Frustrated Artists, Adrenaline Junkies, Misfits and Real People

I love restaurant people- always have, always will.  What is it about this motley crew of unlikely team members that makes being a part of their family so enticing?

For my time in the kitchen I have been able to develop a rationale for how and why a culinary team is built and what draws people to this truly insane business.  First, nearly every cook, server, chef, and dishwasher who has been in the business more than a few years shares one deep-rooted commonality: they are frustrated artists.  I have worked with line cooks who are incredible guitarists, drummers, keyboard players and masters of the harmonica (harp).  They love this form of expression but have found it very difficult to earn a steady paycheck.  Others, in their spare time are quite good at drawing, painting, and even sculpting, but alas can’t find a sole to fork over any cash for their work.  I have even found prolific writers disguised as cooks hoping for a chance to express themselves in print some time.

What draws them to the kitchen is not just a paycheck, but the ability to show their artistic ability on a plate.  This is the only art form that appeals to all human senses and unlike painting, music and writing, there is usually immediate feedback from those who are paying for your work.  Just like the artist who is devastated by a bad review of their music, painting or novel, look into the eyes of a cook when a guest says that they don’t like the food that they purchased.

Second, there is a natural high that comes from working in a busy, demanding kitchen.  While some fall by the wayside under the stress, many others thrive on the adrenaline rush that comes from a board full of dupes, a window full of finished plates waiting for a server, a station at capacity with guests, and cooks or servers who are “in the zone” and loaded for bear.  Long-time restaurant people are lured into this environment for the rush.  If you have not experienced this it may seem odd, for those who are part of the “family” you definitely know what I am talking about.

The downside to this is that the older you get (and remember kitchen jobs are measured in dog years – 7 for every 1 served), the harder it is to keep up with the rush and recover for another round tomorrow.

Third, restaurant people don’t seem to fit in with “regular” folks.  They don’t understand 9-5, they don’t seem to relate to 8 hours of sleep, they are typically inclined to socialize with only others who are in the profession, they are uncomfortable talking about things other than food, music, acting, or high intensity sports and they tend to ignore the long-term and focus on today.  Yes, to many outsiders restaurant people are “misfits”.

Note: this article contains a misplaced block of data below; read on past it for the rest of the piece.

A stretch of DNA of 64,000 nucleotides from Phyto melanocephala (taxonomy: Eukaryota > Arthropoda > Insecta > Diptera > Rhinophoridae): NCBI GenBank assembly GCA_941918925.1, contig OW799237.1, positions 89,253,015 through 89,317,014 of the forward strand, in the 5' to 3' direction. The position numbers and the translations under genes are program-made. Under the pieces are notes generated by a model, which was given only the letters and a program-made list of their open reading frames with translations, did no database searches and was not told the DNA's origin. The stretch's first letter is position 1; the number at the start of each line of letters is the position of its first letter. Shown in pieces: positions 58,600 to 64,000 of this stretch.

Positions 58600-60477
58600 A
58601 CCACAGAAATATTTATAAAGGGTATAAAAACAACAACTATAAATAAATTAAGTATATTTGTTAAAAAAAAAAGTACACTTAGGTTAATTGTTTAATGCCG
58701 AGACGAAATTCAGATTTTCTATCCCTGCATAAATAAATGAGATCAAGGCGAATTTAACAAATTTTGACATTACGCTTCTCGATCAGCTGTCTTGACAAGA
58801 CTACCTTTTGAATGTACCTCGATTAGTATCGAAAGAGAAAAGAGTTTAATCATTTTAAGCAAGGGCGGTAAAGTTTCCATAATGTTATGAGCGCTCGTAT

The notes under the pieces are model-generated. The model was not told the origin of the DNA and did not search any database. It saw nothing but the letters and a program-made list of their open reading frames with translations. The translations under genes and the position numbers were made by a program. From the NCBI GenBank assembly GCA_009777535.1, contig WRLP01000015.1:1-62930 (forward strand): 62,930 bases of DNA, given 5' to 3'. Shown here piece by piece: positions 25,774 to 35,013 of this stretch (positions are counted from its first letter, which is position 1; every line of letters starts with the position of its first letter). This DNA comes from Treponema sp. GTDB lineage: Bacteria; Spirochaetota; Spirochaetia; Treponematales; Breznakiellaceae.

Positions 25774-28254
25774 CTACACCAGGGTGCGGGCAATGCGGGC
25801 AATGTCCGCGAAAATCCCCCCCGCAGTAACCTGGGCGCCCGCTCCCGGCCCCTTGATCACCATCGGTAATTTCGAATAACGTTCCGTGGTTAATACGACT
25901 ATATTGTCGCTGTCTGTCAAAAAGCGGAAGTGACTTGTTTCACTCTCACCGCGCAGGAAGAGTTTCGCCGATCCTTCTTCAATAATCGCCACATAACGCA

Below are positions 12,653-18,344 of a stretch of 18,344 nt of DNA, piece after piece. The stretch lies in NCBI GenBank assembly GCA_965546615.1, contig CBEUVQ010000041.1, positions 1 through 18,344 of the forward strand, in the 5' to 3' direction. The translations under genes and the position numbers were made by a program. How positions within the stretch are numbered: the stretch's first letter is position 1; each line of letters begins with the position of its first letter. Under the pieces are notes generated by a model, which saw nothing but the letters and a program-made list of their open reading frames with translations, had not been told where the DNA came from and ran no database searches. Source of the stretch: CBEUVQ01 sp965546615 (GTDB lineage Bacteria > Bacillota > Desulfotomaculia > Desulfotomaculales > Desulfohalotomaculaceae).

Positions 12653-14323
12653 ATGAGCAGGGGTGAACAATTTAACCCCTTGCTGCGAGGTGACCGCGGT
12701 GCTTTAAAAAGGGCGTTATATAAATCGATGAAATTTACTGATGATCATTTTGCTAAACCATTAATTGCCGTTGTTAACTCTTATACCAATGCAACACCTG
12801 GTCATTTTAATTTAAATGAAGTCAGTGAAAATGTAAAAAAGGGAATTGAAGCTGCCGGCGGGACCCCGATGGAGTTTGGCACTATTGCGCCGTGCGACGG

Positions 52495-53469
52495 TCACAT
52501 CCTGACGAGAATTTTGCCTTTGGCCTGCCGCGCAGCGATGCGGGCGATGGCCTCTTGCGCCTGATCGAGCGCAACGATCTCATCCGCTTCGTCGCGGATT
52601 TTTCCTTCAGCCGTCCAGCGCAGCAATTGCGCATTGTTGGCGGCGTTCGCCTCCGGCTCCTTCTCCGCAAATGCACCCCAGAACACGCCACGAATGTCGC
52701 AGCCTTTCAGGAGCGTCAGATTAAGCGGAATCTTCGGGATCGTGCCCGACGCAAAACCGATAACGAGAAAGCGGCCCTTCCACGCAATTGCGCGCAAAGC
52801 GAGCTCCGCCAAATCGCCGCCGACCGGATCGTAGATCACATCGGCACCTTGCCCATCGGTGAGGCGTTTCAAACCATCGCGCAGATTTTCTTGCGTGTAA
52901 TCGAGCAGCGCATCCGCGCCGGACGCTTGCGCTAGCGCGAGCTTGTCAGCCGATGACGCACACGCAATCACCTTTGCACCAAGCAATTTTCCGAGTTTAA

Finally, and most importantly from my perspective, restaurant people are “real”.  This is why I love them.  What you see is what you get.  They are very transparent, speak their minds (at least to other restaurant people), are dependable (if not they are usually encouraged to leave), are trustworthy (or they are not encouraged to join the club) and are interesting as hell.

In kitchens where I worked there was no bias about age, size, ethnicity, race, gender, sexual preference, political views (not that we don’t argue or kibitz about all of these), the key is “do you play well in the sandbox and do your work”.  We may make a few jokes now and then about each other, but if you are on the outside of the restaurant family, don’t ever make a snide remark about those who are inside.  We are all unified around support of those who wear the colors. My kind of people.

By the way, if you are thinking about entering the food business and none of the above makes sense to you, then you might be better off with another career choice.  This could be an interesting entrance exam for culinary and hospitality colleges:

1. Are you a frustrated artist?

2. Do you thrive on being crazy busy, relish stress, and enjoy having 15 things on your mind at once?

3. Do you find 8 hours of sleep each night a waste of time?

4. Would you prefer not knowing from week to week what your schedule will be?

5. Do you have any bias towards people who are “different”?

6. Oh, and by the way, how many tattoos do you have?

What are your kitchen experiences with this unique cadre of misfits?


One response to “Frustrated Artists, Adrenaline Junkies, Misfits and Real People”

  1. Douglas Spurdens Avatar
    Douglas Spurdens

    Everything you have spoke about in this article is why I love this job!! Keep up the writing, you are very inspirational!

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About Me

PAUL SORGULE is a seasoned chef, culinary educator, established author, and industry consultant. These are his stories of cooks, chefs, and the environment of the professional kitchen.


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